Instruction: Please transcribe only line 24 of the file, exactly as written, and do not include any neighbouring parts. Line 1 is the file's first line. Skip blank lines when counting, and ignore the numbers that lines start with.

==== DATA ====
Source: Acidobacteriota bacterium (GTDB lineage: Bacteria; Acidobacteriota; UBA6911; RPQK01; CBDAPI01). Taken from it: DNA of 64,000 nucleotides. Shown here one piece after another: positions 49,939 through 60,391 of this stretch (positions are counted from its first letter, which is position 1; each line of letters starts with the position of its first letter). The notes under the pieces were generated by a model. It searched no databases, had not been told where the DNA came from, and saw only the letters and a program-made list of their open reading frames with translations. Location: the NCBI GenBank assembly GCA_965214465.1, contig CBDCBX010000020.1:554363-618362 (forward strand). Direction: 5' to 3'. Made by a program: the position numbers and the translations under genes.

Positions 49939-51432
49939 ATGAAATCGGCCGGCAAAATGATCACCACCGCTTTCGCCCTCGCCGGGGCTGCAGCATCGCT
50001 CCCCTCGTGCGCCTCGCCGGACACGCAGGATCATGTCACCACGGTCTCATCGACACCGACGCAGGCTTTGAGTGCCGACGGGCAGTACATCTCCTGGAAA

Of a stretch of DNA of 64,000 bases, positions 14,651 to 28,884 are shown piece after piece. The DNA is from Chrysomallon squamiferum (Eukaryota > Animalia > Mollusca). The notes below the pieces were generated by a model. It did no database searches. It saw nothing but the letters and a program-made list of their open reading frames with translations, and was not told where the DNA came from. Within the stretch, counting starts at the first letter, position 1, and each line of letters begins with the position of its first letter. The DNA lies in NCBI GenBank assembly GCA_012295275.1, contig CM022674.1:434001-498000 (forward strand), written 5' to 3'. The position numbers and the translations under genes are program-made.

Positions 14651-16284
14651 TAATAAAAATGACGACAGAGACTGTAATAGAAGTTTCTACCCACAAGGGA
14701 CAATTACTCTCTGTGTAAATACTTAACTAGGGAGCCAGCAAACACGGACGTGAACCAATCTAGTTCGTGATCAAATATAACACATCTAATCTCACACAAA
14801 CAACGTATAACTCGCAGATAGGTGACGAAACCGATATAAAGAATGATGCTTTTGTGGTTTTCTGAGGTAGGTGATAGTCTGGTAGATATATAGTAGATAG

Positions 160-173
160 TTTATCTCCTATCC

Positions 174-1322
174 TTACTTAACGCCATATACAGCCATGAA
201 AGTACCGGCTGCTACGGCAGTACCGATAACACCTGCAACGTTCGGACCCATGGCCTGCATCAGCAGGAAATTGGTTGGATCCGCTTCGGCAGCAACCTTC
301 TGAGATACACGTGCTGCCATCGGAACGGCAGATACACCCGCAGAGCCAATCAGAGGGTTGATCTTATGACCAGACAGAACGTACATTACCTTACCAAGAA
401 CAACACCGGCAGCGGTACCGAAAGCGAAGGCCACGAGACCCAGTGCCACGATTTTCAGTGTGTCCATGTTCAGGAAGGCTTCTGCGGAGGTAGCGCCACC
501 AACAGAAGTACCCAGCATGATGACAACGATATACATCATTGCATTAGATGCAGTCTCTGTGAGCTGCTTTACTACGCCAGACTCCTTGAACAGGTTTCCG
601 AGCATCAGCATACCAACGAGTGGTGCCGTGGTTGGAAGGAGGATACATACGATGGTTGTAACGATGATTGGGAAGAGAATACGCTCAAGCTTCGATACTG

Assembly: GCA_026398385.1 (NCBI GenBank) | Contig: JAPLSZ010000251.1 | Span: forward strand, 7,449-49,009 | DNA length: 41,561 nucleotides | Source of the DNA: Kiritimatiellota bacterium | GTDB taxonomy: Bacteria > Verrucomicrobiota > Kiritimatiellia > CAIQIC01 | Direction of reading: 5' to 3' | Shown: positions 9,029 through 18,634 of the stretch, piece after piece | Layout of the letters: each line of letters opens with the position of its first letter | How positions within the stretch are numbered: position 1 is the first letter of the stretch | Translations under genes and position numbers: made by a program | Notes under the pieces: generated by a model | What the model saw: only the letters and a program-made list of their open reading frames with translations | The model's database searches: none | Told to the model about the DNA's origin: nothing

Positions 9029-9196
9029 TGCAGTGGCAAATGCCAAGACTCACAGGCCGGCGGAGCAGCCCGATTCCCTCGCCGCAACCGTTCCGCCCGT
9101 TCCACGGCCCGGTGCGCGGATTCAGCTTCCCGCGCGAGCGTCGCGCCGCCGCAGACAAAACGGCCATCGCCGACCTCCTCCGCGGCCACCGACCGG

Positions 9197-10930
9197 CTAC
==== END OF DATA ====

9197 CTAC